OREGONIAN WOOD. Red Clouds’ ‘Rubber Soul’ Triumph Bonneville Desert Sled
Written by Marlon Slack
Red Clouds Collective may sound like an Eastern European anarchist group, but they actually make waxed canvas and leather goods out of their workshop in South East Portland, Oregon. And while their days are filled with stitching and designing gorgeous products for their store by night they flip the sign to ‘closed’ at the front door and build motorcycles. Most of them are old British and Japanese enduros, but this time they’ve tackled a more modern offering – a 2006 Triumph Bonneville T100 they’ve dubbed ‘Rubber Soul’.
Thankfully for the collective the ultra-clean donor bike for Rubber Soul was found just outside of town. ‘An old guy owned it and had a handful of other bikes that he loved,’ head of the Red Clouds Collective, Seth Neefus recalls. ‘He made sure they were all well maintained but had become more interested in adventure bikes instead’. When they went to check out the Bonneville he took them for a blat around some local country roads. ‘We had a blast and his enthusiasm for motorcycles and riding made me feel proud to take the bike off his hands.’
Back at the shop Seth and the team spent some time deciding on what to do with their new stablemate. Eventually they decided on a timeless formula – to streamline the bike as much as possible and make it into a truly classic looking machine. ‘The look of the 1960’s and 70’s Triumphs are so perfect,’ Seth says. ‘The high pipes, the wide bars, short seats and only the essentials left give the bikes a classy and aggressive stance. A motorcycle that’s ready for whatever is in its path.’
So with that goal in mind the team stripped everything apart, taking the bike down it’s bare frame. They cut the passenger footpegs away and lopped off the rear frame just behind the shock mounts and attached a loop. With some words of advice from Triumph gurus British Customs they relocated the rectifier, headlight mount and attached a skid plate, also using one of their battery boxes to hide away the battery, CDI and all the rest of the mess of wires that make up the loom.
At the back a modified rear fender was mounted to the shortened rear end. Bars come via their own design, made by One Down Four Up. For the technical kids at home they’re made from 0.120” wall DOM stainless steel and are 35” wide with a pullback of 5.5” and a rise of 4.25”. So now you can replicate them from home. You can thank me later. See See Motorcycles handlebar controls were attached as well as chrome levers, new master cylinder and a mini speedo. ‘Less is more,’ Seth confirms.
One of the best parts of the bike is the original 1970’s era Triumph tank that’s been modified to fit the Rubber Soul. ‘We had to repair it from a lifetime of use,’ Seth says, ‘It had a lot of dents and some outside rust. We made some small modifications to mount the old tank onto the frame and it ended up being a seamless and secure fit’. But that classic tank goes a hell of a long way in dragging the Bonneville out of the 2000’s and into the period Red Clouds are trying to emulate.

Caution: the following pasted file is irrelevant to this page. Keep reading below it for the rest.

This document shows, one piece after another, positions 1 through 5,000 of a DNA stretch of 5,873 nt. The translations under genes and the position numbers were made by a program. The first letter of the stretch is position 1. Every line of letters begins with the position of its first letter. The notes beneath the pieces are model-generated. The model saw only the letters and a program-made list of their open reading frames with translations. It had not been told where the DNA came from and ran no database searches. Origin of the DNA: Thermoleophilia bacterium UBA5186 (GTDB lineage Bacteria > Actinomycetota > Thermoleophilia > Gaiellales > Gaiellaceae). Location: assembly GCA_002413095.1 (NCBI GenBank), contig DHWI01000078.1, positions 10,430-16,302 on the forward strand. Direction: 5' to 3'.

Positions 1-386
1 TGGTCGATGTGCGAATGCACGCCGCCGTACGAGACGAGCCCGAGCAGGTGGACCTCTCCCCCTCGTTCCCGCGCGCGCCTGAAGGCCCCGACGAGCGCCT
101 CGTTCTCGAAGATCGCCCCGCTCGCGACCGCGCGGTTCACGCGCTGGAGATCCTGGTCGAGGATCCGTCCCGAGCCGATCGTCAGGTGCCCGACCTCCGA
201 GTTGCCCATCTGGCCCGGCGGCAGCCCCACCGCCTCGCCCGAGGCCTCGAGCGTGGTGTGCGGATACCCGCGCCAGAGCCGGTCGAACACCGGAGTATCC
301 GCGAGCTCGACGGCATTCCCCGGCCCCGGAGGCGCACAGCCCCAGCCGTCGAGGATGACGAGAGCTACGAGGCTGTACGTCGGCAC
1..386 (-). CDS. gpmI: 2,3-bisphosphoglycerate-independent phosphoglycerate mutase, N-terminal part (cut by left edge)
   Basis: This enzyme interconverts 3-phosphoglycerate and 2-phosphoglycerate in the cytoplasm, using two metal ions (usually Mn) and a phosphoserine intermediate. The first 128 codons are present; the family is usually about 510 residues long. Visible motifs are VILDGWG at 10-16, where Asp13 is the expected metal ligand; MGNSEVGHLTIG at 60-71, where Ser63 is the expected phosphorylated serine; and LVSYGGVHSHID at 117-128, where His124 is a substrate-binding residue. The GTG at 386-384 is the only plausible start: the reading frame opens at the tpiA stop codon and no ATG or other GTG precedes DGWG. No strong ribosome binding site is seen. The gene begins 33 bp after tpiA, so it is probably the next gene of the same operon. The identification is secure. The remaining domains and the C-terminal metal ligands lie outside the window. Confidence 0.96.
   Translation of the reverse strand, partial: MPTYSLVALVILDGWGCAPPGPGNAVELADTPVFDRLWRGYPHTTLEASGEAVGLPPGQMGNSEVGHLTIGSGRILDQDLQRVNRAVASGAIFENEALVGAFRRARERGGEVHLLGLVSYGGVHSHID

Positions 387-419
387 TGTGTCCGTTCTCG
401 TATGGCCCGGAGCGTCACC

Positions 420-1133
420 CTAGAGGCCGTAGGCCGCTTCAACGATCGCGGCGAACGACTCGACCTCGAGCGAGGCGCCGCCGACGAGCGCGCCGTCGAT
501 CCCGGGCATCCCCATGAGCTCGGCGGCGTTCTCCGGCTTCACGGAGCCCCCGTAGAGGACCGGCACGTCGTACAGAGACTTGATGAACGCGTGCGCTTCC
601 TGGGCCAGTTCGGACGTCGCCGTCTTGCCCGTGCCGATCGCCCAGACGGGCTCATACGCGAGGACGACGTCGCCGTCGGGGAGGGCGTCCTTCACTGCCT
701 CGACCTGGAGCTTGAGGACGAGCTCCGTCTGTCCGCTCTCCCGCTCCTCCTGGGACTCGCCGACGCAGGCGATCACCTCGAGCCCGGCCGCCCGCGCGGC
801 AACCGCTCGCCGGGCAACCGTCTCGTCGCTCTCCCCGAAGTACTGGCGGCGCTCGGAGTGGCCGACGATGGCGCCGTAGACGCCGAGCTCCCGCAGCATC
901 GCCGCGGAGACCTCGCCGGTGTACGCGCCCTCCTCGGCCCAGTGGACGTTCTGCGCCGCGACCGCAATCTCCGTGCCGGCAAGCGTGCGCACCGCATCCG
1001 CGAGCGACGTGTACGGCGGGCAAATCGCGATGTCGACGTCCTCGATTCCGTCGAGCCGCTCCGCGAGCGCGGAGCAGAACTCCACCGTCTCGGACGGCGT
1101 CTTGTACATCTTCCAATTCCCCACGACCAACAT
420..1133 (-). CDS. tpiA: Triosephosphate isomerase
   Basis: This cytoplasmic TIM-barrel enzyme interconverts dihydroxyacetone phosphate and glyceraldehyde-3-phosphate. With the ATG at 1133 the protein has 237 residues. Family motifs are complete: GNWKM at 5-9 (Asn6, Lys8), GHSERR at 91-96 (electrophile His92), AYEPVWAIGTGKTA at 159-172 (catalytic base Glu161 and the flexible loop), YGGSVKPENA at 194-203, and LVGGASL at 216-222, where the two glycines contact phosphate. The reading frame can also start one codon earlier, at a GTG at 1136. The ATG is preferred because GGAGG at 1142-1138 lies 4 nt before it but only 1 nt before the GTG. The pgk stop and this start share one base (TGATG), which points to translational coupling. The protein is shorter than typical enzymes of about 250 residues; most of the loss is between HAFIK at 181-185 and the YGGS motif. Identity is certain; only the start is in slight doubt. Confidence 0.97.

But what of the colour scheme? ‘We wanted it to feel light and have a race vibe with an elegant and classic sense,’ Seth explains. ‘We chose a light green-gold colour to work with the chrome that was already on the bike and made a creamy-white leather seat to keep the vibe consistent.’ Interestingly that isn’t paint that you’re looking at on Rubber Soul, it’s powder coat. That’s right, the whole thing is powder coated in a hue called ‘Enchanted Summer’. Every other part that wasn’t painted was polished and remounted.
The Rubber Soul took the team at Red Clouds Collective a hell of a lot of time to complete. ‘It was all very intensive and detail oriented,’ Seth recalls, ‘Lots of late nights and a countless hours’. And that was partly because the bike had to be ready in less than two months to make the famed One Moto Show. But part of the reason the build went so seamlessly is because of the Bonneville’s inherent reliability. ‘The bike ran great and we didn’t have any mechanical work to do,’ Seth says, ‘so that allowed us to spend all of our time on making the bike look and feel the way we wanted it’.
People about to embark on a project take note: there’s wisdom in those words. Having such a solid starting point for a motorcycle allowed the team at Red Clouds Collective to focus on making the Bonneville look like an exceptional lightweight desert sled – miles away from the porky original lines of the standard bike. And the guys love it – every day they’ve been riding the bike around town and occasionally, up into the mountains that surround Portland. Next time we’re in town we’ll be harassing them for a ride!